James Hodkinson is an expert in German literature and history. No, not that bit of German history. His focus is on pre-20th Century Germany’s relationship with Islam.
“I spend a good proportion of my time explaining that there is plenty of German history other than the two World Wars,” explains Dr Hodkinson. “Modern German culture is remarkable in its ability to look its own difficult past in the eye, and to try to grapple critically with the legacies of things like Nazism and the Holocaust. But Germany has a different history of engaging with cultures other than its own – and we can all benefit.”
One of the main sources for Dr Hodkinson’s research is the work of poet Johann Wolfgang von Goethe. His collection of poems, the West-Eastern Divan (1819), not only imagined a dialogue between the Christian European and Islamic worlds, but also sought to break down of rigid cultural divisions between them. In his epic work, Goethe imagines a trans-historical encounter with the 14th-century poet Hafez of Shiraz, and visualises sitting with him and talking about shared ideas, beliefs and experiences.
Dr Hodkinson explains: “Goethe arguably tried in those poems to move beyond a notion of a predicable dialogue of cultural differences and beyond the 'them and us' models of cultural encounter, towards a model of shared world literary heritage.”
Goethe’s work was memorialized in 2001 in the German town of Weimar. The Hafez-Goethe Monument - the Hafis-Goethe Denkmal – is a public artwork consisting of two chairs, facing each other and cut from the same piece of granite.
Dr Hodkinson explains: “Reflecting Goethe’s vision, the chairs imply a meeting of two distinct faiths, though, as the chairs are cut from the very same stone, the monument also implies an underlying commonality connecting the two cultures. The key point is that these connections do not overwrite all differences: the chairs allow us to be different and yet connected all at once. This seems to be an essential insight for anyone working in a multi-cultural environment.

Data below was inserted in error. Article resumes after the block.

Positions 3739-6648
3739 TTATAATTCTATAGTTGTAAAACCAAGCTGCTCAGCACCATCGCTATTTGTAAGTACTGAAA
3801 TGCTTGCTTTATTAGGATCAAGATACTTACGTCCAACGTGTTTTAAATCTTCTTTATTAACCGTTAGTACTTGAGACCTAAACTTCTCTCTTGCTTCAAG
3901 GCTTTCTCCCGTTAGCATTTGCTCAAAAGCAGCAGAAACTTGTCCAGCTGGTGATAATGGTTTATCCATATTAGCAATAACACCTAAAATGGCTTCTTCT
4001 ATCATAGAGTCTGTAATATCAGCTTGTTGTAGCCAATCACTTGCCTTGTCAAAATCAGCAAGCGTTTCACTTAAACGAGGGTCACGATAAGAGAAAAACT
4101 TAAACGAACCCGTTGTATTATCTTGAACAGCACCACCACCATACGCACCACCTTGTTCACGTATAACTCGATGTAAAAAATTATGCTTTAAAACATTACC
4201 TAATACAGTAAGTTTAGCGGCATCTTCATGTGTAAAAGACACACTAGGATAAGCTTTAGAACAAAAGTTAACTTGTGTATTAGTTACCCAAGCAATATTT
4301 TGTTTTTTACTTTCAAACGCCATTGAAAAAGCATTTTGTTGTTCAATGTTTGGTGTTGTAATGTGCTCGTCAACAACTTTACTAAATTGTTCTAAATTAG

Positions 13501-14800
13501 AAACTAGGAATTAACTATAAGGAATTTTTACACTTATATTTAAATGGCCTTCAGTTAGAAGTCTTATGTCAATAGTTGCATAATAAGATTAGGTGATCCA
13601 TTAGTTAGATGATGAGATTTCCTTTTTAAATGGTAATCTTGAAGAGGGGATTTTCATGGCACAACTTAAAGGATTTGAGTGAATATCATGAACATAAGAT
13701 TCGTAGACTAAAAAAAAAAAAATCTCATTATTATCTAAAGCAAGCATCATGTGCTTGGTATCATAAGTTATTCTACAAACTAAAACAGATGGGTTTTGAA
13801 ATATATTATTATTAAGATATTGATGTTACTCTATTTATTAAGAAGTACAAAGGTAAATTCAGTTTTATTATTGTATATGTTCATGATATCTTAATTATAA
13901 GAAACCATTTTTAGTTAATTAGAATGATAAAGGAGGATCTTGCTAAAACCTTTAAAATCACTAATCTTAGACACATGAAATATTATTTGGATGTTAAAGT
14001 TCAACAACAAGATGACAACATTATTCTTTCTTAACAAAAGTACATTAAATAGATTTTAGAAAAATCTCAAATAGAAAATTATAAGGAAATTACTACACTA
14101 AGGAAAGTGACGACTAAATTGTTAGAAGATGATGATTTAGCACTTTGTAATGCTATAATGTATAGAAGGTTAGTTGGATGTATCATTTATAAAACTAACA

“Over the years artists and groups have taken this monument and added to it. A quick internet search will present you with a wall of photographs showing how the two granite chairs have been added to or modified. Artists have contributed further layers of temporary installation, whether it’s the woven raffia boat that bound the two chairs together as if on a common journey headed in some third direction, or the arrangement of cushions which made the chairs a site of multilateral community dialogue.
“Then there was the ‘Cultural Sounds’ installation of 2015 by Martin Recker and Paul Hauptmeier, two students of Weimar’s Franz Liszt University of Music. Theirs was an immersive montage of recordings from Germany and Iran, set over an ambient soundscape and played to audiences live at the monument. The piece included sound components (recordings of the adhan, the Muslim call to prayer, and the sound of traffic in a modern city) only to disconnect them from the Eastern and Western contexts with which many listeners would tend to associate them, by shifting their physical position in the listening space. By the end, all the sounds could equally be from ‘everywhere,’ and in realizing this the audience were meant to become aware of the limitations of their own cultural preconceptions.
This is all highly creative and powerful stuff and marks a worthy tradition of attempting to take so-called ‘high’ culture into the city and to the general public. I love this kind of work and it speaks to me on many levels. But let’s face it, I am a white, male academic with artistic inclinations - it's going to reach me. I started to think about how I could help these ideas speak to other, more important communities.”